<img src="https://certify.alexametrics.com/atrk.gif?account=mZnsn1QolK1052" style="display:none" height="1" width="1" alt="">

13 Executive Coaching Lessons From Colin Powell

Several years ago General Colin Powell wrote a great book Thirteen Rules of Leadership that gave solid executive coaching insights that are still worth sharing.

Given everything that has been going on in our current election season I thought about reaching back in the archives to read some material written by a real leader. The material is a timeless lesson on leadership that is well worth sharing. The material is a timeless lesson on leadership that is well worth sharing.

Rule 1: It Ain’t As Bad As You Think. It Will Look Better In The Morning.

Time provides perspective. Many terrible events that we have had as professionals do not seem as devastating when we revisit the next day. This is a valuable reminder not to overreact to adverse circumstances.

Rule 2: Get Mad Then Get Over It.

Anger can derail judgment and cloud objective thinking. We are humans and will get mad. The key is to control the anger by letting it happen and then pass. Holding grudges and vendettas will prevent you from rebuilding alliances and moving forward. When we deliver our emotional intelligence training (EQ) we coach individuals and teams to become more self-aware of the triggers that will set them off. This can then lead to avoiding getting overly angry in the first place. 

Rule 3: Avoid Having Your Ego So Close To Your Position That When Your Position Falls, Your Ego Falls With It.

It is vital that we do not define who we are by what we do. We see this lesson played out with some of our outplacement candidates who have severe self-identity challenges when their position is eliminated. It is important to recognize that our roles are means for us to accomplish many things and are not ends in and of themselves.

Rule 4: It Can Be Done.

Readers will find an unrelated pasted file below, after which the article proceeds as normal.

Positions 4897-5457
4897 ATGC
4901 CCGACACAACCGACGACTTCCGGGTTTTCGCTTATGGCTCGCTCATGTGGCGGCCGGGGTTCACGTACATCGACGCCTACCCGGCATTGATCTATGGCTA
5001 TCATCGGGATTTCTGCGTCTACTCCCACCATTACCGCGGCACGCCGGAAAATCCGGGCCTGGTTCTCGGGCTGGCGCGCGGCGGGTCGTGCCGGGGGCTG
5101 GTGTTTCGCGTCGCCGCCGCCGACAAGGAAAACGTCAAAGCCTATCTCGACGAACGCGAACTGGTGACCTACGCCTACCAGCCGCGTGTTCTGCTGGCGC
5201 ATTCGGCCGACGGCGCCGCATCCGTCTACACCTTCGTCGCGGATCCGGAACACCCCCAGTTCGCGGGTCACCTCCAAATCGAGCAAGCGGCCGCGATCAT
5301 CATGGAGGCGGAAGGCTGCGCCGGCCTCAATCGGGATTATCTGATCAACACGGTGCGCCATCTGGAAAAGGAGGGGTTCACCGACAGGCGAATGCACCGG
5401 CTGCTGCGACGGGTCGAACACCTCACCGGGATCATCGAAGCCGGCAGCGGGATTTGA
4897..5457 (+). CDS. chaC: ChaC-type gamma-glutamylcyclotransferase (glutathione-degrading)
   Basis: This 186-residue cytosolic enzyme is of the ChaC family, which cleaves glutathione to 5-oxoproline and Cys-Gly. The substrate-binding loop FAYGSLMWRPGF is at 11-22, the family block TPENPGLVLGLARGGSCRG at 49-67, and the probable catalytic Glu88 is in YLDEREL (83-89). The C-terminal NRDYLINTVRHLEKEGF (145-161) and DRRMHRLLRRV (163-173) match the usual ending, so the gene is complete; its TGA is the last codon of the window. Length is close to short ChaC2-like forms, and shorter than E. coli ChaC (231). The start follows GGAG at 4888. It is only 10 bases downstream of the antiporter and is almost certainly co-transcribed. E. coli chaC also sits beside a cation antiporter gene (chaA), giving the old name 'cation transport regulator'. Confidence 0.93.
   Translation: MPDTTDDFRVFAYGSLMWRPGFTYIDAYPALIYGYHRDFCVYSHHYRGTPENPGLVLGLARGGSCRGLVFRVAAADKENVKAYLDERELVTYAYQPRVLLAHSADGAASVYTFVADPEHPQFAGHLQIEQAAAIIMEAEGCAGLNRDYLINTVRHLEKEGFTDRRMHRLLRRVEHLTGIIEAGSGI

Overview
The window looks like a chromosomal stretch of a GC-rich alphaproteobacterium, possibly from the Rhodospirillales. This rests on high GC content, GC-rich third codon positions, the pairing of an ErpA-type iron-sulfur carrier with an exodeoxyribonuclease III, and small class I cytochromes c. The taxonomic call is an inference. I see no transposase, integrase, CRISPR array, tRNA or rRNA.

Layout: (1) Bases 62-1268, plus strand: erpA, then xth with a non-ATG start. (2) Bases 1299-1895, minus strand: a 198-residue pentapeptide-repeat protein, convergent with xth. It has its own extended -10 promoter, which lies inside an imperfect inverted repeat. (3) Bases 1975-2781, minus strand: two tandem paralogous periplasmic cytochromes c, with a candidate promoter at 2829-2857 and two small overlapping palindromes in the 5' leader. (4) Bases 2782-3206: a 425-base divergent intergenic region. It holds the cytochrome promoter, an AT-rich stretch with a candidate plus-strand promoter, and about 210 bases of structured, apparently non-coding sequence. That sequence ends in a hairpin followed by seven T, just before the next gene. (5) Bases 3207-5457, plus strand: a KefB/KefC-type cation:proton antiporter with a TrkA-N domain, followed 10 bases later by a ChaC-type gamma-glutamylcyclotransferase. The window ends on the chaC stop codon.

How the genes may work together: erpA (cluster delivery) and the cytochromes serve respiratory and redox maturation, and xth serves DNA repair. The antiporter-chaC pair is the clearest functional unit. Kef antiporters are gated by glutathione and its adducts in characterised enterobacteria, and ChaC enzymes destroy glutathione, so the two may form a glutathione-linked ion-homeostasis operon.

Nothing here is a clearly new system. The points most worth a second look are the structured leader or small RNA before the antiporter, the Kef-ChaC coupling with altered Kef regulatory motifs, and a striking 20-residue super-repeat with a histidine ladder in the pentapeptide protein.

Leadership is about making things happen. Leaders challenge the status quo, ask the deeper questions, provide inspiration to succeed and build confidence among others that they can do great things. This can also be said for any individual contributor in an organization. The power to influence by believing it can be done is powerful. 

Rule 5: Be Careful Who You Chose.

The people you hire and advisors you chose are vital to your success. None of us can succeed on our own.

Rule 6: Do Not Let Adverse Facts Stand In The Way Of A Good Decision.

Leadership is challenging because in the end you will have people that can strongly agree and vehemently disagree with your decision. This can be lonely and challenging. Leaders have to do their best to seek the best sets of data, arrive at the truth and accept that their decisions, while necessary, will have detractors. 

Rule 7: You Can Not Make Someone Else’s Decisions. You Should Not Let Someone Else Make Yours.

In the end leaders have the ultimate responsibility to make the final decision. They can secure great input and advice but cannot defer the decision to those who report to them. They need to accept accountability.

Rule 8: Check The Small Things.

Having a big picture perspective is great but leaders cannot ignore the importance of the details. This balancing act is one of the biggest challenges professionals face as they advance in their careers. In the end strategy is vital but worthless without execution. 

Rule 9: Share Credit.

Let’s hope that the age of the rock star hire is over and we are now more focused on the servant leader.

Rule 10: Remain Calm and Be Kind.

Leaders need to inspire and build confidence in others. Running down the hall with your hair on fire will not help. Leaders also have to be respectful and kind to everyone. Those around them take their cues from those in leadership roles.

Rule 11: Have A Vision and Be Demanding.

While leaders can be empowering and humbly serve those around them they also need to have a vision and be demanding on fulfilling it. This means holding people accountable, not accepting mediocrity, and expecting more out of everyone.

Rule 12: Do Not Take Counsel Of Your Fears Or Naysayers.

Paralysis by analysis can inhibit us from decisively acting. Leaders have to recognize that counter/negative inputs can often come with agendas. 

Rule 13: Perpetual Optimism Is A Force Multiplier.

Leaders who are positive, who believe that great things can be done, are the ones we are all attracted to and are the most successful. An analysis of past presidential campaigns (let us exclude the 2016 race) has shown that the more positive message almost always prevails. Perpetual optimism will generate exponential results because everyone will have the shared belief that it can be done.